I love this series for the same reason the other reviewers have listed. The imagery, the unending depth of the characters, and the story lines that are complex without losing you. But one of my favorite parts of this story was the FBI agent who was charmingly bumbling. I laughed outloud (in public) a few times during this story, mostly when she was involved. In the end, it was a little odd, because she didn't end up playing a key role in the story--I hope he brings her back in future books.
I love Burke, I respect his views, I love his themes. This series gets better and better.
The smells, the poetic descriptions, the names of the characters, the colloquialisms, the flaws of the characters make this book perfection. This series, Burke and Patton, are beloved to me. They take my expectations of any other book to a level that is unfair. Crusader's Cross is a great story. You get to know Dave even better and join him in a major life event. Clete is on fire and adds the right amount of color and an "oh my gosh how are they going to get out of this" feeling. The mystery is complex and believable and personal. Just a work of art.
I liked the first book in this series, but thought it had some flaws. I loved this book and am excited to listen to #3. This book made me realize that with this genre, there is almost always a specific rhythm. I didn't really notice that until this book did NOT follow that rhythm. I'm not going to say how it was so different because I don't want to spoil anything. It's different, which takes it to a "great" level instead of just "good." I'm loving Virgil. He's flawed and colorful and predictable and not predictable. I can't wait to hear what he does next.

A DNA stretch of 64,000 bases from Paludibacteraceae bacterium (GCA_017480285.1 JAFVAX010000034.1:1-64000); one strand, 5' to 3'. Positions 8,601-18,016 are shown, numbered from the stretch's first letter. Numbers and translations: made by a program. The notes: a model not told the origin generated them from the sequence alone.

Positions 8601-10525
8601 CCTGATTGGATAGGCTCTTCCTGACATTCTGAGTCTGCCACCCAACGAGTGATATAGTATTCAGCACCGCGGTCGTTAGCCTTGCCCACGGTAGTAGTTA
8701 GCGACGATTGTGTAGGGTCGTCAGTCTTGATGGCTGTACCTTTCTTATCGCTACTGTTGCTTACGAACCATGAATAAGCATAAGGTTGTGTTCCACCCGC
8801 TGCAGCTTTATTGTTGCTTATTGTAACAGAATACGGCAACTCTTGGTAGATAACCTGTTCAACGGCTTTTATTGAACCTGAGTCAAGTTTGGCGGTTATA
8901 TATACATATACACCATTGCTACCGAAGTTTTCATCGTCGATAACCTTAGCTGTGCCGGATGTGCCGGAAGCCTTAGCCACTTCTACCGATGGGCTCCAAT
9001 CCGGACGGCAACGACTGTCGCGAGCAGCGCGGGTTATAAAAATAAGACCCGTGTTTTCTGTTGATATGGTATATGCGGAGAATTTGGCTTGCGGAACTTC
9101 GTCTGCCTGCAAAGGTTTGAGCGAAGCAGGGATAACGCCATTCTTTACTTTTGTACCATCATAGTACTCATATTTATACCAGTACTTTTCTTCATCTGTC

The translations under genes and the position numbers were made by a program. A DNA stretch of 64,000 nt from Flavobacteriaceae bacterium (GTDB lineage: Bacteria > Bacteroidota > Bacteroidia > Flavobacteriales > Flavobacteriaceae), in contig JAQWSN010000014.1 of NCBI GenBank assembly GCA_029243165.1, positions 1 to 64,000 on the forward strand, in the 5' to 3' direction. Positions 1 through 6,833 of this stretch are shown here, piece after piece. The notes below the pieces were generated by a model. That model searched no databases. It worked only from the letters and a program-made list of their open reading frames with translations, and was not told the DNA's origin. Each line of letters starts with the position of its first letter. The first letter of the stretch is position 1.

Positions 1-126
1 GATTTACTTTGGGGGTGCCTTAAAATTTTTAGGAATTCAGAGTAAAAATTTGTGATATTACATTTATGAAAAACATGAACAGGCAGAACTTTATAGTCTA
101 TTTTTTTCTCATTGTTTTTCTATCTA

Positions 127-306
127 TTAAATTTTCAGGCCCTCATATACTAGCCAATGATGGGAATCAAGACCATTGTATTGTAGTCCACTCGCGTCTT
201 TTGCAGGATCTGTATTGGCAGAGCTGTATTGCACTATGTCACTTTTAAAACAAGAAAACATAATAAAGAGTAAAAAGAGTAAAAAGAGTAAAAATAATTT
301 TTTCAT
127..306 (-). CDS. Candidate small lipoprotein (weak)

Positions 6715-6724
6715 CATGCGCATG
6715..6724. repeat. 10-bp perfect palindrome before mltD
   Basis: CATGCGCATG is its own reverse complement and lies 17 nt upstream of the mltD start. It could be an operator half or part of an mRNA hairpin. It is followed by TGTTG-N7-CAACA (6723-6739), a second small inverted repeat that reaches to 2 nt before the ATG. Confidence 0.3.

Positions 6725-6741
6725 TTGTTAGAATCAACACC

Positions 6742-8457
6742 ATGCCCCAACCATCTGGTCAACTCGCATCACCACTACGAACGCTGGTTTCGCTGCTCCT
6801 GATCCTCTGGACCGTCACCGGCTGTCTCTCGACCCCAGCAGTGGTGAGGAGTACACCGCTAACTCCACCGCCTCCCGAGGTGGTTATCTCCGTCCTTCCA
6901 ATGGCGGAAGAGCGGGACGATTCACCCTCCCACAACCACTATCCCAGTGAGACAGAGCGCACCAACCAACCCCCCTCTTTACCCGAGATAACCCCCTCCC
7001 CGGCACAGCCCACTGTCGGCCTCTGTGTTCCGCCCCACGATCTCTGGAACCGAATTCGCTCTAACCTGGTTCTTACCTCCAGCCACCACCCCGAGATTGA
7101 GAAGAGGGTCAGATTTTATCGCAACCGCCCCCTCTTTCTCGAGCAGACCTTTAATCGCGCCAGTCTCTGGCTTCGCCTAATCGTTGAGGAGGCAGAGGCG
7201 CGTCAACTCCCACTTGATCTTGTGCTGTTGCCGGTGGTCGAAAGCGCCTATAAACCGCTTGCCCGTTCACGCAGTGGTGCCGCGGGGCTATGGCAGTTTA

Oh, this narrator was better too than the first book. He becomes invisible, which is often what a great narrator should do.
I liked this story a lot. I loved the mystery and the way it kept me guessing right up until the very end, and in this book, I was guessing literally until the last couple of sentences which was a nice twist. I liked getting to know Virgil, I have started listening to the next book.
My experience with any series (books or television) is that the first book or first episode aren't as good as the rest of the series. I've learned to give it time for the character to develop. This series shows a lot of promise.
The narrator was a little too monotone for me. After listening to 17 books read by Dick Hill, I'm a tough critic there.
There were just a couple things that were annoying in the story--I didn't love the part where he is writing a mystery book on the side. I got a little confused each time that happened.
I also didn't find his womanizing charming. I get that for a detective's character to be developed that it needs some flaws, but there were a couple of comments about women that made me go "ewww." Hopefully that part of his character gets down played in future books, or made sexy or something instead.
Really liked it overall.
I recommend this book often. I've listened to it twice and it really did help change my habits. I was a vegetarian of 20 years who lived on Mac & Cheese. I keep a lot of the wisdom from this book with me. I think Robbins makes this advice practical and accessible to everyone. My favorite thing though is the background research he did and the examples of people from other cultures.
I love Tom Robbins. I had read Villa Incognito years ago and was excited to listen to it. I've enjoyed all the other Robbins books in audio format. This narrator is terrible. His Thai accent and "cowboy" accents are terrible to the point of distraction. Robbins books are naughty and glib and don't take themselves seriously, that's the beauty of his story-telling. They need a subtle touch. Robbins books, as most great stories, need the narrator to become invisible and let the story shine through. This performance was so disappointing.